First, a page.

Until the 1500s, no European had ever heard of the popular drink from the Central and South American peoples. It was not until the Spanish conquest of the Aztecs that chocolate could be imported to Europe, where it quickly became a court favorite. To keep up with the high demand for this new drink, Spanish armies began enslaving Mesoamericans to produce cacao. Even with cacao harvesting becoming a regular business, only royalty and the well-connected could afford to drink this expensive import. Before long, the Spanish began growing cacao beans on plantations, and using an African workforce to help manage them. The situation was different in England. Put simply, anyone with money could buy it. The first chocolate house opened in London in 1657. In 1689, noted physician and collector Hans Sloane developed a milk chocolate drink in Jamaica which was initially used by apothecaries, but later sold to the Cadbury brothers.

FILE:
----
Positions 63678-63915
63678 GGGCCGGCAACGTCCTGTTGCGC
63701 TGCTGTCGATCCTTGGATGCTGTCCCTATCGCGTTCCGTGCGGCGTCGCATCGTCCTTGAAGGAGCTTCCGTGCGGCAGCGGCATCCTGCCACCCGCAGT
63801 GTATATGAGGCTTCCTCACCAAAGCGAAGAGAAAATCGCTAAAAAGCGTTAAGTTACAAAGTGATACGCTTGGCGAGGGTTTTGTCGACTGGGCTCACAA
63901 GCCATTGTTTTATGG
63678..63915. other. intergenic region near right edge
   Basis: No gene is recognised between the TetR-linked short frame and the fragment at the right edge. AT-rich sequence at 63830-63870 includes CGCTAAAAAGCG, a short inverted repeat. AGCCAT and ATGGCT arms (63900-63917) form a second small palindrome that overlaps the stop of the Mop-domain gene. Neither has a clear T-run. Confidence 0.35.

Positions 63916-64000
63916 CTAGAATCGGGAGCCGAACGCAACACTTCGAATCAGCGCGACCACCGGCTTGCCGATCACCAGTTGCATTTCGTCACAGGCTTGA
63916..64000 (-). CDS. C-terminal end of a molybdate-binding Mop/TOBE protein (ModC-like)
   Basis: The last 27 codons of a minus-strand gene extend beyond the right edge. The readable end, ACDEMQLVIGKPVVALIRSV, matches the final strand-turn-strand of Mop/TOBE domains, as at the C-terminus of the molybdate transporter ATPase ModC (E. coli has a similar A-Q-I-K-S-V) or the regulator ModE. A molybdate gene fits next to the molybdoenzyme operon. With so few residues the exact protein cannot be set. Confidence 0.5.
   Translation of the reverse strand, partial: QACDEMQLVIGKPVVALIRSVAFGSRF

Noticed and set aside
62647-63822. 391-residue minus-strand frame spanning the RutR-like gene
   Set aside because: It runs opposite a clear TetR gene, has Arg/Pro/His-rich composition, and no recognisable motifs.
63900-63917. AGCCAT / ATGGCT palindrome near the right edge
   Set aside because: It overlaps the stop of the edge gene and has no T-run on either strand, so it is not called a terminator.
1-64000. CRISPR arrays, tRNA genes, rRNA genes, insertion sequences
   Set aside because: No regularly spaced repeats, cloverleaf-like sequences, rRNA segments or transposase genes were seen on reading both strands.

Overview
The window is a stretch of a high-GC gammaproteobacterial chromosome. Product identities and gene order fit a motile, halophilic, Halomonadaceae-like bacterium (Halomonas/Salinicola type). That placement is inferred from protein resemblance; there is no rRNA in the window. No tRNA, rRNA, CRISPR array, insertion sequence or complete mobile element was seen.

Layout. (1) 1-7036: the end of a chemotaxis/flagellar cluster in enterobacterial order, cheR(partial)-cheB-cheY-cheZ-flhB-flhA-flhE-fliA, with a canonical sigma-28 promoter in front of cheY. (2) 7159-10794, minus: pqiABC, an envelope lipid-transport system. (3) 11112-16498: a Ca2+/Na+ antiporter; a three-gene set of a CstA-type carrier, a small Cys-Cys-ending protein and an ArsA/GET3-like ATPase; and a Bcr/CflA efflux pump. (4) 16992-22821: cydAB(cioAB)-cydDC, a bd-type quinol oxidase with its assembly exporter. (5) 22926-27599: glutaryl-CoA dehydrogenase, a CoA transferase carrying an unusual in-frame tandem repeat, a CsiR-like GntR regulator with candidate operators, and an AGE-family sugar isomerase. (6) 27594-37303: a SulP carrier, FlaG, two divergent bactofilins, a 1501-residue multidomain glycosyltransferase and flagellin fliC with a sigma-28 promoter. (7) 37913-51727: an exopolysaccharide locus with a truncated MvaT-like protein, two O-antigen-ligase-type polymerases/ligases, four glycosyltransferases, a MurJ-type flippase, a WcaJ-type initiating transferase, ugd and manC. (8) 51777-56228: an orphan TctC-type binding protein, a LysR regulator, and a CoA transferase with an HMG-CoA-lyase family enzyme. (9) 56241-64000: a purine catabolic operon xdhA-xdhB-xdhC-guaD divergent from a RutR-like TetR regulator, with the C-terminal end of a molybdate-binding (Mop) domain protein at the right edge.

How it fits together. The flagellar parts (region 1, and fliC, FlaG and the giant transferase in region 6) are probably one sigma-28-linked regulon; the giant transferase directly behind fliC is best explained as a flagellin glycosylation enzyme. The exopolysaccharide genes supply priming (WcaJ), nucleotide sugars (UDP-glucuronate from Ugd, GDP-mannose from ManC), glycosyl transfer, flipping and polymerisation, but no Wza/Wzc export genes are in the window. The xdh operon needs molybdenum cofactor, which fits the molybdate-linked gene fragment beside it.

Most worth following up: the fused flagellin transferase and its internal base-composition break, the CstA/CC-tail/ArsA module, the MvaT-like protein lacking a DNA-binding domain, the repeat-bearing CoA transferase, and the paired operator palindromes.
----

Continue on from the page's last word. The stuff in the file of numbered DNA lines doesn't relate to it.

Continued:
For hundreds of years, the chocolate making process remained unchanged. When the people saw the Industrial Revolution arrive, many changes occurred that brought the hard, sweet candy we love today to life. In the 1700s, mechanical mills were created that squeezed out cocoa butter, which in turn helped to create hard, durable chocolate. But, it was not until the arrival of the Industrial Revolution that these mills were put to bigger use. Not long after the revolution cooled down, companies began advertising this new invention to sell many of the chocolate treats we see today. When new machines were produced, people began experiencing and consuming chocolate worldwide.
White chocolate is formed from a mixture of sugar, cocoa butter, and milk solids. Although its texture is similar to milk and dark chocolate, it does not contain any cocoa solids; thus not officially qualifying as true chocolate. Because of this, many countries do not consider white chocolate as chocolate at all. Although first introduced by Hebert Candies in 1955, Mars, Incorporated was the first to produce white chocolate within the United States. Because it does not contain any cocoa solids, one benefit of white chocolate is that it also does not contain any theobromine, meaning it can be consumed by animals.